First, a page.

This is the second blog post in a series on Native American entrepreneurship: the background, the challenges, and the potential solutions. Review the first post, which examines the current state of entrepreneurship among Native Americans.
Entrepreneurship has the potential to contribute to economic growth within the Native American community. However, there are many hurdles facing potential Native American entrepreneurs. Some of these challenges are common to all entrepreneurs, while others are particular to the Native American community.
As mentioned in the first post in this series, Native Americans are nearly twice as likely to live in poverty and more likely to be unemployed compared to all Americans. This affects their ability to use their savings and assets to self-finance, to qualify for bank loans, and to undertake the risk of entrepreneurial ventures.
Due to the low rates of education and high rates of unemployment among Native Americans, many do not have the academic or work experience from which to build an entrepreneurial venture.
Photo courtesy of DJ Flickr via Flickr.
Reservations tend to be geographically isolated. Consequently, entrepreneurs are at a disadvantage since they have a greater potential distance from their markets, which makes it “more difficult and costly…to serve those markets, reducing the chance of successful development.” Lack of broad telephone and internet access also proves isolating.
In 2011, “there was a 68% telephone penetration rate on Tribal lands nationwide; for broadband the penetration rate is less than 10%.” The lack of proximity, both geographically and electronically, makes it harder for Native American entrepreneurs to network, find mentors, and explore their consumer base.
Kauffman research shows that people who know entrepreneurs are more likely to become entrepreneurs. A survey of organizations providing services to Native American entrepreneurs found that “a general lack of education and experience about business is a significant challenge to prospective entrepreneurs.”
With the low entrepreneurship rate on reservations and among Native American people, there is less exposure to entrepreneurship and its best practices. Additionally, there are fewer entrepreneurial peers to learn from and fewer available mentors, key factors to entrepreneurial success.
Research shows that “small business owners are less likely to start or expand their business if they think the rules of the game might change at any moment.” Tribal governments can often prove inconsistent, not having a uniform regulatory process for a beginning entrepreneur.
Without an established history of entrepreneurial enterprise, and given tribal government varies greatly among reservations and tribes, potential entrepreneurs and investors can be discouraged from participation. Potential entrepreneurs do not have clarity about what is expected of them. Investors, who cannot predict the regulatory environment in which they are investing, can find reservations to be a risky investment.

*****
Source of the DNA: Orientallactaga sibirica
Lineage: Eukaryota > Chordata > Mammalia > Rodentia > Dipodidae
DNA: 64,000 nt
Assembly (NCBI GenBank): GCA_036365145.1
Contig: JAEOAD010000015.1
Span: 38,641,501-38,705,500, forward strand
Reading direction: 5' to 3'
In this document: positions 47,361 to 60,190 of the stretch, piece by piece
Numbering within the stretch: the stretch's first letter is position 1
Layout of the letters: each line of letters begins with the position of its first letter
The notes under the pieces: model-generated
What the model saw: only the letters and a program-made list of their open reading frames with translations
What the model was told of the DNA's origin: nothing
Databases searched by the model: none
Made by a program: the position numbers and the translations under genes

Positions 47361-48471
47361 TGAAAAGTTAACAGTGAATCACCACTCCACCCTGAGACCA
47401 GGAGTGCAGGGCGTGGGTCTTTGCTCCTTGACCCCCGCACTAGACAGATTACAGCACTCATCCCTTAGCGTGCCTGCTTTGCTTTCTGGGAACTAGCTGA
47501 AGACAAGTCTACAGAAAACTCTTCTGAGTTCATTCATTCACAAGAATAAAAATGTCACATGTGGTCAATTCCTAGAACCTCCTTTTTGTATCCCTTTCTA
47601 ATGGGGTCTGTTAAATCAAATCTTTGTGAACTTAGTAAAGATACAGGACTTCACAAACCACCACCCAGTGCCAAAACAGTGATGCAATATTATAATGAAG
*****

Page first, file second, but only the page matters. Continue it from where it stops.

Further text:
The consequences of a failed business are more significant on reservations than elsewhere. With the limited assets on a reservation, a failed business can have a large, negative impact.
As researchers have highlighted, big cities can better handle the effects of politicized contracts and burned investors. Native American tribes cannot bear the burden as easily.” While “Chicago can afford a few politicized contracts and burned investors…[Native American] tribes cannot.”
A failed business on a reservation has a much more substantial impact on employment levels, and an investor’s willingness to reinvest in businesses on the reservation, than a non-reservation business failure.
To effect change, it is necessary to recognize that a change is needed, as well as a belief that things can be different. This is true of entrepreneurs, as they must have an idea of how they could impact change, as well as the belief that they can do it in order to attempt to start a business.
For Native Americans, to be proactive in the development of an economic development plan, the community must believe that a change can occur. After years of oppression, Native Americans often feel discouraged. Unfortunately, centuries of discrimination and oppression has placed doubts in the minds of potential Native American entrepreneurs that they might benefit from a new venture.
Native Americans also have doubts that they will be treated fairly in the process. As will be explored in a future post on financing challenges among Native American entrepreneurs, there is proven discrimination against minority entrepreneurs in lending practices.
Finally, financing continues to be cited as a major barrier facing potential entrepreneurs. In upcoming posts, I will examine the specific financing challenges facing Native American entrepreneurs, as well as outline potential policy solutions to assist Native American entrepreneurs.
 Paper forthcoming by Dr. Courtney Lewis, an academic expert focusing on the research field of Native American entrepreneurship.
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